“Anxiety is a feeling of fear, dread, and uneasiness. It might cause you to sweat, feel restless, tense, and have a rapid heartbeat. It can be a normal reaction to stress." That’s what a Google definition of anxiety tells me. For me, however, anxiety is a little bit different. In my experience anxiety is something that feels as if the life in me is getting squeezed out. It’s weight that is choking me, preventing quality air from entering my body. It’s relentless panic that comes out of nowhere. It’s terror of letting not only my loved ones down, but letting myself down. It’s the panic attack that results in feelings of depressing embarrassment, shame, and confusion. Many times times after an episode of panic, I ask myself, "Why is this happening?"
This being an issue for my entire life. I recall being a little kid, watching the sun set and thinking that the sky was turning black because a storm was coming. That fear, for me, is anxiety. As I got older, I looked for relief in the form of substances that altered my fearful thinking, and alcohol soon became the shield that protected me from my fear. Other sedatives mixed with alcohol became a concoction which was my answer. It was the answer to help ease the discomforts of social interactions, to celebrate the good times, to help me through the bad times, and to escape from the terror that was inside of my head.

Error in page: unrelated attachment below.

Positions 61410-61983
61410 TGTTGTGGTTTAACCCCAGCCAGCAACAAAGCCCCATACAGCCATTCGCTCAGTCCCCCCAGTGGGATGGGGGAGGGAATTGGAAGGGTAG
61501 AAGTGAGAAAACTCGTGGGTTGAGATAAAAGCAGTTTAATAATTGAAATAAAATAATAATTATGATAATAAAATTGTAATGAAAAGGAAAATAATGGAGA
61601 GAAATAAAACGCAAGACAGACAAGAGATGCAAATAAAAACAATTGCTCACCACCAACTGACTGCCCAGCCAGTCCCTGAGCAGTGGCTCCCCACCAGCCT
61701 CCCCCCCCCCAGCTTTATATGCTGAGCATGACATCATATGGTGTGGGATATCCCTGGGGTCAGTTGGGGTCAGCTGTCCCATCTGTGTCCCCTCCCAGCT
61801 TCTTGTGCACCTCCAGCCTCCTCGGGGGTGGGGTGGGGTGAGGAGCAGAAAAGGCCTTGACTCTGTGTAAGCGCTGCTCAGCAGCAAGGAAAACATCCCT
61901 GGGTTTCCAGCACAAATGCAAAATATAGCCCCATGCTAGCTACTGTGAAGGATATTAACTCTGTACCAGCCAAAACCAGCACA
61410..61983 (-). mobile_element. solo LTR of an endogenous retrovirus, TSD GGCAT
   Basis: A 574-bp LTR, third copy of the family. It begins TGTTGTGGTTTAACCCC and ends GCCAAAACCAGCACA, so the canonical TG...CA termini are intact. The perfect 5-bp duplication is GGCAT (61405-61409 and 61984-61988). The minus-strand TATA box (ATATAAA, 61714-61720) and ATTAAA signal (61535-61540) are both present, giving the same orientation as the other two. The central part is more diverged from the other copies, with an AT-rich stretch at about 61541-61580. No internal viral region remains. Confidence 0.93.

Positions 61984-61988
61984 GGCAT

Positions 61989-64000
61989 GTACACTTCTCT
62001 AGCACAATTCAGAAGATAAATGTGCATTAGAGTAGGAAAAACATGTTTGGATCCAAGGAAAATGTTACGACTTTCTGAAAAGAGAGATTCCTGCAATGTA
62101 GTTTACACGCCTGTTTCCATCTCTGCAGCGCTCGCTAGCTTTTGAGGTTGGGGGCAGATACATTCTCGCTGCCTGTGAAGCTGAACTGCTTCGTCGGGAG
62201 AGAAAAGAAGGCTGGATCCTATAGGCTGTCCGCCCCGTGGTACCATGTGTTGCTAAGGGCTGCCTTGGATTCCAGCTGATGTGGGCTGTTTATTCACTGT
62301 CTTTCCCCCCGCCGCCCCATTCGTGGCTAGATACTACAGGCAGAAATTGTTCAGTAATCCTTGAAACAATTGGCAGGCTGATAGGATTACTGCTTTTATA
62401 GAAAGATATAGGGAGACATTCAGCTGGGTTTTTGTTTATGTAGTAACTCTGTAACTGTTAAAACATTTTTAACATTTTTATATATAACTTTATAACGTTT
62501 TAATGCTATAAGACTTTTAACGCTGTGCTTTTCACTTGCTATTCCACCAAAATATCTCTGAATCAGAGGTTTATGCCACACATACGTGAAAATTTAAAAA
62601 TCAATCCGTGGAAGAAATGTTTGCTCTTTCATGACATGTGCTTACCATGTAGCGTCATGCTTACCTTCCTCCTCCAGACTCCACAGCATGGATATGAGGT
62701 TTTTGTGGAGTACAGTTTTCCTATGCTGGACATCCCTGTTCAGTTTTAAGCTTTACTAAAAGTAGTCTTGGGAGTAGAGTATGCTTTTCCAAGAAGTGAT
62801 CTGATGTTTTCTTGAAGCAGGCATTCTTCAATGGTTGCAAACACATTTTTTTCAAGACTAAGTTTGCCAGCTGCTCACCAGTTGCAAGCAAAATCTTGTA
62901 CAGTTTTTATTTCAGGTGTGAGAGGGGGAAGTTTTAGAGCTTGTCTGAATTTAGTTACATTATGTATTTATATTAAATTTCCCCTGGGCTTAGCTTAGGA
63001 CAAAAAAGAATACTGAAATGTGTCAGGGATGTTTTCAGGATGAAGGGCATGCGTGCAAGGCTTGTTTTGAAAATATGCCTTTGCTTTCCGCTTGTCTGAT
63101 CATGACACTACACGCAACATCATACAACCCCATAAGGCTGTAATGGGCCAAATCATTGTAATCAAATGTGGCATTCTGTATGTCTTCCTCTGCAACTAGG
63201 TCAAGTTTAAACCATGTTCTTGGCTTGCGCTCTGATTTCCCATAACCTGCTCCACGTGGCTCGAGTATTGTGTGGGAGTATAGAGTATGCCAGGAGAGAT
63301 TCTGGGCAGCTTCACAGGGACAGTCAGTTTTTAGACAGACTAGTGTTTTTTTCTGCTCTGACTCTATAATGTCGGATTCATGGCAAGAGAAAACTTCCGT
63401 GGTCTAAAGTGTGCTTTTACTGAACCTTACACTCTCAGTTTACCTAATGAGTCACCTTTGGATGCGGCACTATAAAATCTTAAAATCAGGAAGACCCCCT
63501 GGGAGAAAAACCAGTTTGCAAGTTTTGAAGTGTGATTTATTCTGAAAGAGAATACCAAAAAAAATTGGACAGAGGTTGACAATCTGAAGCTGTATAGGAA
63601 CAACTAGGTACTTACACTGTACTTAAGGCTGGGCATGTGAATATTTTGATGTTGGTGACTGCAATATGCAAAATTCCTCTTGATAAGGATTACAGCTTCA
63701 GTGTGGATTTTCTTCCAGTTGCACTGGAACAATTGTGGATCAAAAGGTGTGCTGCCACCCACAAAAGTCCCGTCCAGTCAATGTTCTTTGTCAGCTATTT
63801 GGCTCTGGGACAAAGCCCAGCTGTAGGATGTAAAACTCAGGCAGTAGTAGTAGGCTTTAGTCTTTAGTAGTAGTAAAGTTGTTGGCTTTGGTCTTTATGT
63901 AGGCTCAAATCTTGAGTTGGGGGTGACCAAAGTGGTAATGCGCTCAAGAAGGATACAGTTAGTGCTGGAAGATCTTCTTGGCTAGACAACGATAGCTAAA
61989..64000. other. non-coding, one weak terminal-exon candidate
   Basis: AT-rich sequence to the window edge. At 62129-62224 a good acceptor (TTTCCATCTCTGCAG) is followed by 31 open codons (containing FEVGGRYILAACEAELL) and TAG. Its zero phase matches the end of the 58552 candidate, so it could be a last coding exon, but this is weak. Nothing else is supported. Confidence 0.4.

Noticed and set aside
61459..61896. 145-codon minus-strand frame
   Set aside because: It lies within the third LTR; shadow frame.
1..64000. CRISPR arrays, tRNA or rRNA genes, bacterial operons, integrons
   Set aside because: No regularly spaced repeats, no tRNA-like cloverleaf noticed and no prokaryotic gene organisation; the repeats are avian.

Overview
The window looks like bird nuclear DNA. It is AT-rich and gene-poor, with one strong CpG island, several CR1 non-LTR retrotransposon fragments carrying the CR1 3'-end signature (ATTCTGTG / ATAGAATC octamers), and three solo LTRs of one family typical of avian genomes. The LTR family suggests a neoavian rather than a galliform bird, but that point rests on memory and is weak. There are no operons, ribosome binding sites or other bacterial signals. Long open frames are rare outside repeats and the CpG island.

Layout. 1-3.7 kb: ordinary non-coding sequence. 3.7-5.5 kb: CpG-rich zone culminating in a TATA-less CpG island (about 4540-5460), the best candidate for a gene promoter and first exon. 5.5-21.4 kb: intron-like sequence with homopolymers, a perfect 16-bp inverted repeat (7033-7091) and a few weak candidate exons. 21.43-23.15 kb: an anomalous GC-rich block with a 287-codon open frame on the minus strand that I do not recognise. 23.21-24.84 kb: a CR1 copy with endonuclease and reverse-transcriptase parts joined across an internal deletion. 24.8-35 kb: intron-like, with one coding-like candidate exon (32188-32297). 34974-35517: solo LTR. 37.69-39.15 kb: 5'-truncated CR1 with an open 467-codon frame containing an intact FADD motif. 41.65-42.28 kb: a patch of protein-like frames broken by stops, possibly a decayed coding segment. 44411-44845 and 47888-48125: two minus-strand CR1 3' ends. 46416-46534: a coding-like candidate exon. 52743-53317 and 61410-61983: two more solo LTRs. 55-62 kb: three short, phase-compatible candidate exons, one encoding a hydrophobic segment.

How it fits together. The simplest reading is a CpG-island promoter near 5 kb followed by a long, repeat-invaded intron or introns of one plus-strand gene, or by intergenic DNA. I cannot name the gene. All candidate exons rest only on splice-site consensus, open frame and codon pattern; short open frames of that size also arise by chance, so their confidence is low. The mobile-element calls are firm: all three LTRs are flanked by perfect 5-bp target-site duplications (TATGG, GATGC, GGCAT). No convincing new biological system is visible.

As the years went by, more questions started attacking my mind:
“What am I doing?”
“Am I going to die?”
“Why is this happening to me?”
Others were telling me to “man up,” and “get over it.” Little did I know at the time that my self medicating was actually making the state I was in worse. As days passed, I was getting more disassociated with reality. I was starting to believe the lies the I was telling my family, and putting up a façade to my friends to make it look as if everything was “fine” in my life.
It took nearly a full year for me to get help after losing job after job, an apartment, and contact with family and friends. I had officially fallen off the map when the day help arrived at my front door. It seems like it has taken a while to re-route the wires in my brain. Anxiety is still there for me at times. Now, though, I rely on something else to help ease the tension. I have learned that substances are not my answers anymore, and that I need connection rather than to disconnect. Anxiety can be debilitating, I know that to be true, but there is a way to manage to live with it. It doesn’t have to own me anymore. I recognize it, own it, and roll with it. There are those out there who can identify with such aspects of anxiety, and there are those who are willing to help. I now am grateful that I can be that help at someone’s front door.